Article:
ST. LOUIS IS
The future is powered by STEAM, and St. Louis is increasingly at the center of science and technology. Today, the St. Louis region is home to a variety of science and technology companies, research institutions, healthcare entities and more.
The St. Louis region offers several strong industry groups powered by science and technology. Take a look at some of the local science and technology industries that are putting STEAM to work, as well as a few that could play an important role in the future of the St. Louis region.
Biomedical & Health Services
This sector includes healthcare institutions, pharmaceutical industries, biotechnology companies and more. It also includes academic institutions like Saint Louis University and Washington University, contributing scientific knowledge through biomedical research investigating everything from genomics and cancer to HIV and Alzheimer’s disease.
Local startups like VaxNewMo, Edison Agrosciences and Wugen are researching and developing next-generation vaccines, innovative plant-based industrial materials and cellular therapies for treating cancer. In September of 2020, the U.S. Economic Development Administration awarded BioSTL with a $1.5 million grant to launch the Center for Defense Medicine.
THIS SECTOR EMPLOYS NEARLY 200,000 PEOPLE IN THE ST. LOUIS REGION AND INCLUDES…
Aerospace Vehicles, Automotive and Defense
This sector involves large-scale manufacturing, servicing and the advanced production of defense technology including fighter jets like the F/A-18 Super Hornet and F-15 Strike Eagle, light automotive manufacturing for cars and trucks, and foundries producing metal components used in construction.
Scott Air Force Base, located in St. Clair County, Illinois, also plays an important role in the St. Louis region through connections to cybersecurity, defense and geospatial intelligence.
THIS SECTOR EMPLOYS OVER 23,000 PEOPLE IN THE ST. LOUIS REGION AND INCLUDES…
This field includes smaller scale manufacturing and production focused on a variety of products and services that encompasses consumer and commercial products, food production, as well as software and mechanical engineering. Examples of St. Louis’ advanced production field include agricultural processing and manufacturing, electrical equipment and heavy machinery, as well as chemical products, information technology and more.
THIS SECTOR EMPLOYS OVER 57,000 PEOPLE IN THE ST. LOUIS REGION AND INCLUDES PRODUCTS LIKE…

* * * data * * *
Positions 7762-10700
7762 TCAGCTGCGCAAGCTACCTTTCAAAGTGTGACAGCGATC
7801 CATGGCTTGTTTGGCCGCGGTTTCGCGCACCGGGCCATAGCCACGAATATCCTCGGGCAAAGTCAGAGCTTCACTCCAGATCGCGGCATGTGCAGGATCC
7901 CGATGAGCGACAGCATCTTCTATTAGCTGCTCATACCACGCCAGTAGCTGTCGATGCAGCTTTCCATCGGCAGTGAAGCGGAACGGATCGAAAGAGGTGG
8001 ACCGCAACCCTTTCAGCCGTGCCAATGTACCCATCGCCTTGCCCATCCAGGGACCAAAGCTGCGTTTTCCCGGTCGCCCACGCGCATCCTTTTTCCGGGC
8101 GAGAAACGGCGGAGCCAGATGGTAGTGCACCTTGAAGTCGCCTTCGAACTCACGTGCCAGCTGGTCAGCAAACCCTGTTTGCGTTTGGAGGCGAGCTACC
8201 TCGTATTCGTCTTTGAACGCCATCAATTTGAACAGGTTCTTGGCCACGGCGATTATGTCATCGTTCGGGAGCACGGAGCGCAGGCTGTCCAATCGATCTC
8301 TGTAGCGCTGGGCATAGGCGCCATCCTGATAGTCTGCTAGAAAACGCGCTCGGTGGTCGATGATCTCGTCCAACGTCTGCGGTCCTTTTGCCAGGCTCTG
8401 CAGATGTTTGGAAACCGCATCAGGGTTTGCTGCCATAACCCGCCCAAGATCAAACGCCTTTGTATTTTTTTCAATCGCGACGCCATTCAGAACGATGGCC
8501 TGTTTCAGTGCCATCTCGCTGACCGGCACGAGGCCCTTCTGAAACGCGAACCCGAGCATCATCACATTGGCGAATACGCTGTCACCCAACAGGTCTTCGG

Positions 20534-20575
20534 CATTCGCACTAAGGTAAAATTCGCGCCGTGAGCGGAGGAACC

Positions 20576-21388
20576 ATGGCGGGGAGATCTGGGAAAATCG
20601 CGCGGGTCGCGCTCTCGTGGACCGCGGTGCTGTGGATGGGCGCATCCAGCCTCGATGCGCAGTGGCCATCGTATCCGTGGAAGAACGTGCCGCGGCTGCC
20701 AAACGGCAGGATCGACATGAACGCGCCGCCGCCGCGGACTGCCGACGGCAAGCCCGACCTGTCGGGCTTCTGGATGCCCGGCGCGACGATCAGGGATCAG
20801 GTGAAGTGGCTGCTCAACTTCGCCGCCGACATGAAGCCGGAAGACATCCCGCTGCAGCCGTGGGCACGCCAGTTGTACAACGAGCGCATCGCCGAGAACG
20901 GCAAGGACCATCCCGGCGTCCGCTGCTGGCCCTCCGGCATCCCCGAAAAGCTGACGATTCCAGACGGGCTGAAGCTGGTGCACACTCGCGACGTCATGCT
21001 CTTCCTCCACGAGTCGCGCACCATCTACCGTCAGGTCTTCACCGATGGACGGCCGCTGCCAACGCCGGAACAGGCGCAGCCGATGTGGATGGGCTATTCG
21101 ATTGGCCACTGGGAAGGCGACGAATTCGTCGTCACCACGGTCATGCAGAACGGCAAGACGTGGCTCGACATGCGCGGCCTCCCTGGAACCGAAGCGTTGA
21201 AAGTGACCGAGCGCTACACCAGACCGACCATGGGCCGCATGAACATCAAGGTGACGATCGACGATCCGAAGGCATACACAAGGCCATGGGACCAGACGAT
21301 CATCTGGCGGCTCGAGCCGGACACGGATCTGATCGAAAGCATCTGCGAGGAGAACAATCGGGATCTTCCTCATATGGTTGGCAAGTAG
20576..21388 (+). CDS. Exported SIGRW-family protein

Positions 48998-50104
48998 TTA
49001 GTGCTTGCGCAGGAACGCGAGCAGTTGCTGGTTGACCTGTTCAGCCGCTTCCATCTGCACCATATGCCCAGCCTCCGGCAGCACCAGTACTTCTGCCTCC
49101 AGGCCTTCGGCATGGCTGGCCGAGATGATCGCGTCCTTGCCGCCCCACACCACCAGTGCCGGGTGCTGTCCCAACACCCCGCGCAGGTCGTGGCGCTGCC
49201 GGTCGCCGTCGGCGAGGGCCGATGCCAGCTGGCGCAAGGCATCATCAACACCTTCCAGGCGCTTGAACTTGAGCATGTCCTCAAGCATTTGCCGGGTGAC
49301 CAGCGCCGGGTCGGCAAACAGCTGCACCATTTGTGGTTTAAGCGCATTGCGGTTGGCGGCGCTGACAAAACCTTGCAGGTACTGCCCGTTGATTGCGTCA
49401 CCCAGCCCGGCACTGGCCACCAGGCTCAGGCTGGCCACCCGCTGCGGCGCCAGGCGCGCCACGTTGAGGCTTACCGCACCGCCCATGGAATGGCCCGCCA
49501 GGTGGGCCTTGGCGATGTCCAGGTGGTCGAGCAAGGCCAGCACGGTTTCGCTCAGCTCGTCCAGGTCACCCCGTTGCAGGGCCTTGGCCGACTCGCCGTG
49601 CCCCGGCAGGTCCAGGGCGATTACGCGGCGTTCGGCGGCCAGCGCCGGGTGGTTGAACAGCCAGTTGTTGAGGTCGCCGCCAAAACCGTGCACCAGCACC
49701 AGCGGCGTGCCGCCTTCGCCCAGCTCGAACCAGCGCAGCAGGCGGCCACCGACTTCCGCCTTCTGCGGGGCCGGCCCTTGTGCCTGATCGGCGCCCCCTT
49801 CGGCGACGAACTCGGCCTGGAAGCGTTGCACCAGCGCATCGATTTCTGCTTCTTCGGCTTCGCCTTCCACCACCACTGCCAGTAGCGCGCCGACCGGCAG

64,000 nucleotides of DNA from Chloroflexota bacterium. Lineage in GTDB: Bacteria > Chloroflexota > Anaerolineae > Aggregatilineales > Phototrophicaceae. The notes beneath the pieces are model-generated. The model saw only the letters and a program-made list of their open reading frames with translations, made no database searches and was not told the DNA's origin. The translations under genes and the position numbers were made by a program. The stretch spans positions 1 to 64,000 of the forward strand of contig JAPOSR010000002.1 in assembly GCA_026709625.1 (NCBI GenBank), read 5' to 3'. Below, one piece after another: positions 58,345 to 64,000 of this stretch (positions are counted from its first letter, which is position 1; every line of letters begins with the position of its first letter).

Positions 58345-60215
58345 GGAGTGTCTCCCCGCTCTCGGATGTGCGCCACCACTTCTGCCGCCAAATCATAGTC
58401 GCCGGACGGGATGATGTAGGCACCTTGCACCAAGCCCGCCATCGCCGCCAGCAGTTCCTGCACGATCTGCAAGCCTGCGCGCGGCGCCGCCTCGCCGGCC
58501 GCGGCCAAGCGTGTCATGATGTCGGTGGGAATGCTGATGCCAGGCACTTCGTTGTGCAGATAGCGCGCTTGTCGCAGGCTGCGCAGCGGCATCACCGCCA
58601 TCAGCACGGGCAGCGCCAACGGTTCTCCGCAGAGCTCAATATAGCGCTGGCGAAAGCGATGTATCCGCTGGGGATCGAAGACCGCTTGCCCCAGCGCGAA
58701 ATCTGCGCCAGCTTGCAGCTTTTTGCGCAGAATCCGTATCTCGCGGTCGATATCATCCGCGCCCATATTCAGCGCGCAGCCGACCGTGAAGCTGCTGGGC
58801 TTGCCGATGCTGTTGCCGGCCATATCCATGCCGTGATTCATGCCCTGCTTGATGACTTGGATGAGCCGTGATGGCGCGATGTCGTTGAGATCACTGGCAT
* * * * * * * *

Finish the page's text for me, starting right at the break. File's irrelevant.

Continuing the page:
Advanced Business Services
Fields like insurance, health management and finance technology (or “fintech”) have a strong presence in St. Louis, too. Companies in this area benefit from (and often rely on) advancements in information technology and the software industry.
These fields require a workforce skilled in STEAM areas like computer science, mathematics and data science that support an understanding of the financial market, healthcare operations and more.
THIS SECTOR EMPLOYS OVER 240,000 PEOPLE IN THE ST. LOUIS REGION AND INCLUDES…
This field utilizes location data for solutions to food production, climate change, defense and more.
Scheduled to open in 2025, the National Geospatial-Intelligence Agency’s $1.7 billion Next NGA West project in north St. Louis will be home to an expected 3,000 workers and represents the biggest federal investment project in St. Louis’ history.
The fintech sector uses computer sciences and new technologies to impact the efficiency of financial systems and services from mobile payments and banking to digital lending, cryptocurrency and more.
A recent expansion by notable fintech company Square in downtown St. Louis has kickstarted the creation of the NOW Innovation District. Located in the North Washington Ave. area, this development could hold great potential for additional jobs in the coming years as fintech startups continue to grow.
Using a variety of STEAM insights and technologies, the agriculture technology (or “agtech”) field impacts agriculture by helping farmers, food producers and more improve crop yields and increase efficiency.
Noteworthy St. Louis agtech entities include Bunge and Bayer Crop Science, as well as nonprofit research organizations like the Donald Danforth Plant Science Center, the United States’ largest plant science institute.